On Tuesday night, the Blue Jays welcomed a new era to their home stadium, setting up a replay booth only a few steps from the field. In the tunnel behind the first-base dugout, and behind a black curtain, umpires can now use Major League Baseball's new system for reviewing disputed home run calls.
Blue Jays general manager J.P. Ricciardi doesn't believe the new rules -- allowing reviews to determine if homers are fair or foul, over the wall or if they involve fan interference -- will come into play too often inside Toronto's domed ballpark, which boasts basic dimensions and wide foul screens down the lines.
"I don't think we have a tough park, really," Ricciardi said. "I don't really think they'll have a problem here."
Just in case, though, the instant replay booth exists. In some other ballparks, the umpire crew chief needs to return to the umpire's dressing room to review home runs. With Toronto's setup, the umpire in charge has quick access to the replays -- hopefully ridding of any lengthy delays.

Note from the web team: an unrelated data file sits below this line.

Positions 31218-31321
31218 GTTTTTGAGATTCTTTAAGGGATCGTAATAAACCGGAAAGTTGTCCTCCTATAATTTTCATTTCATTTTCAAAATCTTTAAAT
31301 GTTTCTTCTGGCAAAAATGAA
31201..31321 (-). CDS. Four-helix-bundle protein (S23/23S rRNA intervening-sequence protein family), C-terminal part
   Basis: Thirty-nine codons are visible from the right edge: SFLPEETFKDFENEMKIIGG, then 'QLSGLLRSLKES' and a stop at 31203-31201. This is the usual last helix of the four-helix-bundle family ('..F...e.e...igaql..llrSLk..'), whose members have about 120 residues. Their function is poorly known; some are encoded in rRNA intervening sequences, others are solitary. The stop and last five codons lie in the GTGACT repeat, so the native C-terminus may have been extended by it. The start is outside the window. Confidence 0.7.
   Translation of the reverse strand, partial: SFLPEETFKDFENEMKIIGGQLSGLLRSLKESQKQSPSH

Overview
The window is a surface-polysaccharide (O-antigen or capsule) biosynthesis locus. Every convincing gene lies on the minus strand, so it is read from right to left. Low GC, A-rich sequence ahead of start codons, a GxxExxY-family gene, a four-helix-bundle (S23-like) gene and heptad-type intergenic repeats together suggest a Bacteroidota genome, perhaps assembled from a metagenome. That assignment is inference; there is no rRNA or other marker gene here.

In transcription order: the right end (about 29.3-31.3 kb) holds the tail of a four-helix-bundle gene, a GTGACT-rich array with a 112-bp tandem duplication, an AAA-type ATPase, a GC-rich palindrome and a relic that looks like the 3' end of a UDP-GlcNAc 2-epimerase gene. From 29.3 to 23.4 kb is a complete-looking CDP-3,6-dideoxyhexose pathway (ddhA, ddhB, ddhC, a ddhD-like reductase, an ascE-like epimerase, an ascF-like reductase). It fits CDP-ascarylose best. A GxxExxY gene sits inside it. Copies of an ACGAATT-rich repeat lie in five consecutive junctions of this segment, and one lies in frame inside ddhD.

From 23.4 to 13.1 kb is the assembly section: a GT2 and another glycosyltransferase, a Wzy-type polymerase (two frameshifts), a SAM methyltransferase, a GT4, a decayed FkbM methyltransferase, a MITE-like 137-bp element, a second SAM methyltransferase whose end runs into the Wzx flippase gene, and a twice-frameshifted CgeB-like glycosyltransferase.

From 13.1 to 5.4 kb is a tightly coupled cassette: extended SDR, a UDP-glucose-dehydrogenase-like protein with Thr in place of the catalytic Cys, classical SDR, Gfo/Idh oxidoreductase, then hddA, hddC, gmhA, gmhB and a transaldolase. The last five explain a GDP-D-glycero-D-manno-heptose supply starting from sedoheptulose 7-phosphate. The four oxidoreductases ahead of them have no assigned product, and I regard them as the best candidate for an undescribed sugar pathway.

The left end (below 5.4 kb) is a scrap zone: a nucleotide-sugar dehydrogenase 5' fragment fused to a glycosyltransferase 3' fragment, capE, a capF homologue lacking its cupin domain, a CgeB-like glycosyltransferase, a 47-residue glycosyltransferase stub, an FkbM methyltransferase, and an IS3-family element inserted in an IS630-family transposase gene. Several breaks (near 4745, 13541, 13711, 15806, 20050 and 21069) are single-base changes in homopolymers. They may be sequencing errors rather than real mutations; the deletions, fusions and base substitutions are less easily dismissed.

Behind the black curtain, a telephone with a direct line to MLB Advanced Media's headquarters in New York, and a flat-screen television are concealed within a security box that hangs on the wall. The setup allows the crew chief at every Blue Jays home game to easily examine any suspect home runs.
Under the new initiative, when a home run is too hard to call simply by sight, the crew chief can place a call to New York, where a former umpire or umpire supervisor will be on hand. With the help of a video technician, a decision will be made in New York and relayed to the crew chief at the game.
"I think the umpires, for the most part, get most of them right," Ricciardi said. "I think once they go to replay, I would say its as close to concrete as it can be. The replay pretty much shows a lot of things. I think the replay will help more than hurt."
Jordan Bastian is a reporter for MLB.com. This story was not subject to the approval of Major League Baseball or its clubs.